There are so many memories that space precludes mentioning many, but here are a few. We stayed at the Riviera. The water was unreliable, there were no safe deposit boxes and the rooms were a little shabby, to say the least. However, after leaving a bag of candy and a few dollars for room service, it was amazing to see all my dirty clothes washed and hung up on the drapery rods in the room! A letter of gratitude was also there, which I'll always enjoy.
Our personal tour of the José Martí (H. Upmann) factory was remarkable. At first we were informed there were no tours. As factory manager Benito Molina Menendez was leaving for lunch, we managed to talk to him a moment and were soon in his office drinking espresso and receiving gifts of Montecristo No. 4s from his desk. After some coffee, pictures and handshakes, Mr. Menendez turned us over to Joaquin R. Gomez Yera. Mr. Gomez Yera gave us a step-by-step tour and explanation of each and every process in the manufacture of various sizes and shapes of H. Upmanns. After the tour we walked around the corner of the Partagas factory and Montecristos store for an afternoon of mojitos (a Cuban drink) and great conversation.
The afternoon slipped away and we made arrangements to have dinner with Mr. Gomez Yera and his very beautiful and charming wife at the Hotel Nacional. Since our knowledge of Spanish was very limited and Mr. and Mrs. Gomez Yera's English was the same, we managed to enlist the receptionist at the Nacional phone desk to act as an interpreter. She did a splendid job throughout the meal, dessert and of course, the wonderful cigars provided by Mr. Gomez Yera. As we parted company, we were given handmade commemorative plaques containing bands and labels from the 150th anniversary year of the H. Upmann Co., signed with best regards by Mr. Gomez Yera. A very memorable night.
The rest of the trip was colorful, as we were there during the Mardi Gras parade. My association with the local street kids was also enlightening and entertaining. They gave me a tour unlike any tour guide could give of old Havana. I also picked up some pointers on top spinning and marbles. The kids there interact with each other and are inventive in their play. (No Nintendos!) Their entertainment was produced by themselves, rather than their being entertained at the flip of a switch, and very social. We walked many back streets and I got a real feel for the city. As you are aware, some of the better food may be had in people's living room restaurants (of 12 persons or less). The kids led me to a third-floor residence up a stairway without light. Fumbling up the stairs was a bit awkward, but I found the living room quite nice and the service exceptional. I highly recommend experimenting with the local eateries.
The trip's end was eventful as well. I lost my best friend in a fight on a Havana side street--over a woman, of course. Luckily, we didn't go to jail, as there is no nonsense tolerated by the police there. I walked the streets at 3 a.m. without incident. I suspect the consequences of harming a tourist are harsh, to say the least.
On the flight from Havana to Nassau I talked to the captain of the YAK-42 (a Soviet version of a 727) and was able to sit in the cockpit for the trip. As a student pilot at that time, this was another great thrill. It was especially exciting to come down through the clouds (zero visibility) and begin looking for the airport. (U.S. aviation regulations prohibit anyone besides crew in the cockpit.)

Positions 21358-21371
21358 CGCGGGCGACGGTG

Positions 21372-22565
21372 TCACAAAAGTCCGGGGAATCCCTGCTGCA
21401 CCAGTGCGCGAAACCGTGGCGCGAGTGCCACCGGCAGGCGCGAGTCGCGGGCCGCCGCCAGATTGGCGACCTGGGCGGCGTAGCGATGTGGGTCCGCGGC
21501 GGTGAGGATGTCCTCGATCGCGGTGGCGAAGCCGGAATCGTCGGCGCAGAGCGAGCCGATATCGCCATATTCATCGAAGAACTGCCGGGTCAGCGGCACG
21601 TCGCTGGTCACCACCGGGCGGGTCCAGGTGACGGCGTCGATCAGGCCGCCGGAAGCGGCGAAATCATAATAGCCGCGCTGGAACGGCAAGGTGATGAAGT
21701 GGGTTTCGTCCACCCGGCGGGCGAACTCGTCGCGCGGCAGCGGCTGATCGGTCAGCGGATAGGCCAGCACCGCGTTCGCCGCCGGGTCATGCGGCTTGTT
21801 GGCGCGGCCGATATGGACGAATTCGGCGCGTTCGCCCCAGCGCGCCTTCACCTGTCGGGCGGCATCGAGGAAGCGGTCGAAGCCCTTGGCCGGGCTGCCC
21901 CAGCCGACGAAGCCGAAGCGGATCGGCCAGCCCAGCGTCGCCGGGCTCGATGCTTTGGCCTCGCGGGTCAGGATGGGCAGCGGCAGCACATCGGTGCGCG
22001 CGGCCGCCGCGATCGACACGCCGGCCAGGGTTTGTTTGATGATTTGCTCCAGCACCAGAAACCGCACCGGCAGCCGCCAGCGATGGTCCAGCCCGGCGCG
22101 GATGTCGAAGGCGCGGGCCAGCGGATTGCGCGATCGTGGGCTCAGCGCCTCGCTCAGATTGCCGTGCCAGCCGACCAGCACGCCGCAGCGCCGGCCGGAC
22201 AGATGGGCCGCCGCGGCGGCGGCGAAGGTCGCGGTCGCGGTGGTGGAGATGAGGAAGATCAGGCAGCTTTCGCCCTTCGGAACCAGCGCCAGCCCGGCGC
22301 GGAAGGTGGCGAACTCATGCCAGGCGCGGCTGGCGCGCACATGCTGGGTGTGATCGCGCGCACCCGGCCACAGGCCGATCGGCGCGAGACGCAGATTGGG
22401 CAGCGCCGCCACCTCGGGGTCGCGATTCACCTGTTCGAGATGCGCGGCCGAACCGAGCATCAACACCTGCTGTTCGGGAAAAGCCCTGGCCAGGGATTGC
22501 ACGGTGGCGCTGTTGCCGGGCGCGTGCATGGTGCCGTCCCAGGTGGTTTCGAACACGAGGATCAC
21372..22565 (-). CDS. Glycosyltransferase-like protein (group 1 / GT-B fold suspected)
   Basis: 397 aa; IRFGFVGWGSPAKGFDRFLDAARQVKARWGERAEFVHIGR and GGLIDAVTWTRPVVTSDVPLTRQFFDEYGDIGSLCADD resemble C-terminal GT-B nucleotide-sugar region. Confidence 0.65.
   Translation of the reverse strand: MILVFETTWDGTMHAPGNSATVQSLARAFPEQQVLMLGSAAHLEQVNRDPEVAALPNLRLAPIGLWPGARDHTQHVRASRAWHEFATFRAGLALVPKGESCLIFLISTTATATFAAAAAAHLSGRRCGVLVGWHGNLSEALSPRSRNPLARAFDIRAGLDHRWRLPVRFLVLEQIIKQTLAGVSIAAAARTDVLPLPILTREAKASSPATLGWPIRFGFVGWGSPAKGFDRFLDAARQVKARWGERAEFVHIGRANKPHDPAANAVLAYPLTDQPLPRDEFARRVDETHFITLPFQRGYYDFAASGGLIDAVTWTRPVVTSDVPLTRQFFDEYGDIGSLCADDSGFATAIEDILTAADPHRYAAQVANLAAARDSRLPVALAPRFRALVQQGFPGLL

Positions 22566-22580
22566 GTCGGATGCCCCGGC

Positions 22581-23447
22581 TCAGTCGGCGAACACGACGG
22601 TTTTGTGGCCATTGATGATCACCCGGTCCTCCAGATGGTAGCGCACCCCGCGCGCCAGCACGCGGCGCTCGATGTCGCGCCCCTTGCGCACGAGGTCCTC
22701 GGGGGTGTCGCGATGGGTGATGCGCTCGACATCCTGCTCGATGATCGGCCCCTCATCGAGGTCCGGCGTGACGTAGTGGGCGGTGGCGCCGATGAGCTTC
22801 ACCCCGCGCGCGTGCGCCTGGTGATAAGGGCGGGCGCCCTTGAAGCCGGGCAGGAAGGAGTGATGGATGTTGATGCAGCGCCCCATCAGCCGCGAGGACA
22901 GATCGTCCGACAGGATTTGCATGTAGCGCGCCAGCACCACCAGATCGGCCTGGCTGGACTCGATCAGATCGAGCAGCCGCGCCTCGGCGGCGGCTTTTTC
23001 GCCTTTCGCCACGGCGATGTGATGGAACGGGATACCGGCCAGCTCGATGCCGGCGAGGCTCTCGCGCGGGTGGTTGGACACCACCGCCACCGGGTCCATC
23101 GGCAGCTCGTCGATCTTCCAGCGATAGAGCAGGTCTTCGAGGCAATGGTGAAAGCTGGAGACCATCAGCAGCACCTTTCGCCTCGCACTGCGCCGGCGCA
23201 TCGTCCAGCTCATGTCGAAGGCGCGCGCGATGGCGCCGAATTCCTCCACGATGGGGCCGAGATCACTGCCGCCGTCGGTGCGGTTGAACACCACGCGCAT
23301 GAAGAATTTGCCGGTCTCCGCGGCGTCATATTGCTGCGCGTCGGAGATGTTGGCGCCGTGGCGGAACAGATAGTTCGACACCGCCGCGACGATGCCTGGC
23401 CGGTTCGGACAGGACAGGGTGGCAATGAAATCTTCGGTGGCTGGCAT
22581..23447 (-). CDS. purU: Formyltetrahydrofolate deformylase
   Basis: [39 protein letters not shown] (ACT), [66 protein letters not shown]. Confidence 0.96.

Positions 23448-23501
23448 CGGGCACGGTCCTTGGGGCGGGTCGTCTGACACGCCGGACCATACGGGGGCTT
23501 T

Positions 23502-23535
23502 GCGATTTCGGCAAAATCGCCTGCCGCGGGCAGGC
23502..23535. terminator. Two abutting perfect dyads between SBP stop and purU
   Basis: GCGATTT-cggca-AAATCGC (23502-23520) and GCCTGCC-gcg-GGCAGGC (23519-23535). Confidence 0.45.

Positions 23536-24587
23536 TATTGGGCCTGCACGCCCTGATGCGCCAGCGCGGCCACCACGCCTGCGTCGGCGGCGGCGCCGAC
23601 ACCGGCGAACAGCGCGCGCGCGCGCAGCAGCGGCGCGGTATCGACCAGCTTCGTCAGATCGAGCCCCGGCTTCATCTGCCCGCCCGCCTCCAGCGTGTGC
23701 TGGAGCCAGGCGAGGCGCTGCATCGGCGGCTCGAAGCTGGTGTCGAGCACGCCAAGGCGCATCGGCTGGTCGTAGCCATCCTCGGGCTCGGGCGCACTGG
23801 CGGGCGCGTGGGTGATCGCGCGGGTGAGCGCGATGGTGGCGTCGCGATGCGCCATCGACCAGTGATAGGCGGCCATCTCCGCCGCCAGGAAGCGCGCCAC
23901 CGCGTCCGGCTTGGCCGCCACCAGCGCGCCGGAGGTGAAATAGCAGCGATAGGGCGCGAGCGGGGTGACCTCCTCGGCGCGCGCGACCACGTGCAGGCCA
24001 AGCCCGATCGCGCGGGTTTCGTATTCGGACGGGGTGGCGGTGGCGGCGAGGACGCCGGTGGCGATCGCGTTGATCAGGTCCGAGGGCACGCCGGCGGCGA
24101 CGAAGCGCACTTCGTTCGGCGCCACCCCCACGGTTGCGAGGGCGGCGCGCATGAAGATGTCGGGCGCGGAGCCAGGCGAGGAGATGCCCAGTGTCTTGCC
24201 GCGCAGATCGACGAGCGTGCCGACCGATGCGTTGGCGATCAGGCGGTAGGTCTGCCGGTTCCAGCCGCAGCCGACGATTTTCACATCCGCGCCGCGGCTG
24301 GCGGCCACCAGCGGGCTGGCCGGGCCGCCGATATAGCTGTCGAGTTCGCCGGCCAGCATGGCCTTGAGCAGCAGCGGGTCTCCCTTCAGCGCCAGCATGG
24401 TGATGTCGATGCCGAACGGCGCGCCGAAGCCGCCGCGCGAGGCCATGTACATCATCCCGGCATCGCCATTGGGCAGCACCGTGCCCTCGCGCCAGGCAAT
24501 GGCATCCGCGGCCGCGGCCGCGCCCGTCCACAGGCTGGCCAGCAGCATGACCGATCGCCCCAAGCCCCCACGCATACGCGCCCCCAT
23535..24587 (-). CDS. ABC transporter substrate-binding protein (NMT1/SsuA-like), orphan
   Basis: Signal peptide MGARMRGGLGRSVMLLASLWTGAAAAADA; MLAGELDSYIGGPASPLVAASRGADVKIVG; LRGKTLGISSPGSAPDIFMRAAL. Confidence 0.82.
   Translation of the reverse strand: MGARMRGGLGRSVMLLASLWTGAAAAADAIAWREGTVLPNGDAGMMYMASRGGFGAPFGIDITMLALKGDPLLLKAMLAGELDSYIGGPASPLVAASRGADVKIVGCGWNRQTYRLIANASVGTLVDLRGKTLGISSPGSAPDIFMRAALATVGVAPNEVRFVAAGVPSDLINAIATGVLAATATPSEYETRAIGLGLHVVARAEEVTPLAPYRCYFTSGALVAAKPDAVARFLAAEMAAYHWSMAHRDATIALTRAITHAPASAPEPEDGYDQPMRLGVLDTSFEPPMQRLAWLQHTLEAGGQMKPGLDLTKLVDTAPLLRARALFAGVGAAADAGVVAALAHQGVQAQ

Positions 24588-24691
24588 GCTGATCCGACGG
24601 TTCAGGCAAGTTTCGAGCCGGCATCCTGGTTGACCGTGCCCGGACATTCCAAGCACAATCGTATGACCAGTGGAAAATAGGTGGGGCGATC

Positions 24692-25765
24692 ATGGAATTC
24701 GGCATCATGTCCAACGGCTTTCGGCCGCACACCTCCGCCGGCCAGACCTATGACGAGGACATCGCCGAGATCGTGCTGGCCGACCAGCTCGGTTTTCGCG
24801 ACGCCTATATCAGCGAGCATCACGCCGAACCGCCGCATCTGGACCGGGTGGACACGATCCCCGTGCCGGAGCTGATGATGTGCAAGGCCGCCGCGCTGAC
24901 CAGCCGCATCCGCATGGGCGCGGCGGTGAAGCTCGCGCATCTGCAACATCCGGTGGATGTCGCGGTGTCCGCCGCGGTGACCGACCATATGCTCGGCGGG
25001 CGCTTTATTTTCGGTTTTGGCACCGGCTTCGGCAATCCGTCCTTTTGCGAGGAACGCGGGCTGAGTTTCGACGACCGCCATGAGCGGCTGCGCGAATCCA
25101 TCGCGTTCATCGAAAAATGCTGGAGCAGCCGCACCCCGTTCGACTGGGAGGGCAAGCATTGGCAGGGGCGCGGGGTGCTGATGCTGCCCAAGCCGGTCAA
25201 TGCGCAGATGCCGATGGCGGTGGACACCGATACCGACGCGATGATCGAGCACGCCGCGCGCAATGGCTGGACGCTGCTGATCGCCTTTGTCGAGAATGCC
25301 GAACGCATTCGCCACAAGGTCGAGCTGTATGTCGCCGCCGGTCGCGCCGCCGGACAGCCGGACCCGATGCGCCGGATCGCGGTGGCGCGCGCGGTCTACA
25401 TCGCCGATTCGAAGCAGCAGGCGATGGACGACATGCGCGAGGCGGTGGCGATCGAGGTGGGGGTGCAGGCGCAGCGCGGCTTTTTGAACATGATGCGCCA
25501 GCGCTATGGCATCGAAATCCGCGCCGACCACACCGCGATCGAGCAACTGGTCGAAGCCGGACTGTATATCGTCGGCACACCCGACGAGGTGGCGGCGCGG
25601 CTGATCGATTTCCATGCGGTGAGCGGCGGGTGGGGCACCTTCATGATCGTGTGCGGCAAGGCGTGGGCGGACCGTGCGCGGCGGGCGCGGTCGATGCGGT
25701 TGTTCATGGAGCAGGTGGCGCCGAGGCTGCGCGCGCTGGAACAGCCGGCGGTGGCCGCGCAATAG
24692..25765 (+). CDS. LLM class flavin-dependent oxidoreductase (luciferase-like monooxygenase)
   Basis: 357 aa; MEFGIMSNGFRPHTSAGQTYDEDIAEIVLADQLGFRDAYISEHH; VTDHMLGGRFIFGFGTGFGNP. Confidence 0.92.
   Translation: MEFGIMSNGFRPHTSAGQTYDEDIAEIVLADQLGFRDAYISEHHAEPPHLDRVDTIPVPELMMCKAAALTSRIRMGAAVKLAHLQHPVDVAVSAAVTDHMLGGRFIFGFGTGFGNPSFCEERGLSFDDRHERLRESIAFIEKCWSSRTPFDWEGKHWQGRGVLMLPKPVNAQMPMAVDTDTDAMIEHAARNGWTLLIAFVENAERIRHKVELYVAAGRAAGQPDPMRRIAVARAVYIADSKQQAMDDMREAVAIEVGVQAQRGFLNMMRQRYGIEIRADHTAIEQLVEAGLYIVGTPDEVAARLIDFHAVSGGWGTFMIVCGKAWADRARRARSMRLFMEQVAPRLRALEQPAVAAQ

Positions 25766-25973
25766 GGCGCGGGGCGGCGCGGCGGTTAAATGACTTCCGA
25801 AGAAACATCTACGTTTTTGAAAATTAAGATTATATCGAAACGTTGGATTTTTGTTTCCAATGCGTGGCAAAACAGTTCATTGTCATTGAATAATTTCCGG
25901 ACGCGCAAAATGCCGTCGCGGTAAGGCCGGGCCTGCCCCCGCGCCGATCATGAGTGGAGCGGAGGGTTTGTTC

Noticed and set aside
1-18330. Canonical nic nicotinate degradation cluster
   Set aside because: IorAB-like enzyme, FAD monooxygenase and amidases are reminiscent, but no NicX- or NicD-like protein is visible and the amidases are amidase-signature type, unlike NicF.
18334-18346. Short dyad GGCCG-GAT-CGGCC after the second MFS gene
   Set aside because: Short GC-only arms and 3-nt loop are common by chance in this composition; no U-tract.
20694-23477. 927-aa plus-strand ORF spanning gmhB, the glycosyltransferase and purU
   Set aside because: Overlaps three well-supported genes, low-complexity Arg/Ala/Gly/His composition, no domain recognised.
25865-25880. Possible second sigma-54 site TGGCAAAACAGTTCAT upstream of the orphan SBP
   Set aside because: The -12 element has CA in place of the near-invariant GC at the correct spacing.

One experience that may benefit your readers: Nassau customs confiscated my cigars! They have 300 percent duty on anything more than 50 cigars. Since I had about 300 for friends, etc., they were seized. You can pay the 300 percent or they will hold them and escort you onto your outgoing flight, or at least to the U.S. Customs agents. Neither situation was desirable. It was a very tense 24 hours figuring out how to handle the situation. So, be advised, you can encounter difficulty bringing cigars into Nassau, not only the United States. As my friend Hercule Poirot used to say, it took many "little gray cells" to extract my confiscated cigars from the customs people in Nassau.
It's been a year since I've been there, and I can't wait to go back. I fell in love with the people, their culture and, of course, their cigars and rum. I learned a lot on the trip. Another trip might be anticlimactic, but I'll see. Most inconveniences are worth the price to be able to sit on the front porch of the Nacional at night, Cohiba Lancero in hand, mariachis playing among the palm trees, and thinking--this is living!
Tinley Park, Illinois
I have been following your ongoing controversy about cigar smokers' "rights" and would like to add my own opinion on the subject for what it's worth. I've never smoked cigarettes, but recently I have discovered the pleasure of smoking fine cigars. Over and over I am truly amazed at the wonderful complex taste of a well-made cigar! But, one thing I've found to be constantly true, for me at least--a cigar never smells as good as it tastes. I know that many of you enjoy the smell of cigar smoke, but for me, unless I am in a well-ventilated area (like outdoors!) I just can't stand it! If you can't comprehend what this is like, here is something that might bring home what I am trying to say. Have any of you men ever been stuck on an elevator with a woman who is drenched in perfume? Hey, it may be fine perfume, but it's still overwhelming. Well, it's the same way with nonsmokers who are stuck in a small room with cigar smoke. It may be a fine cigar, but it's just too overwhelming!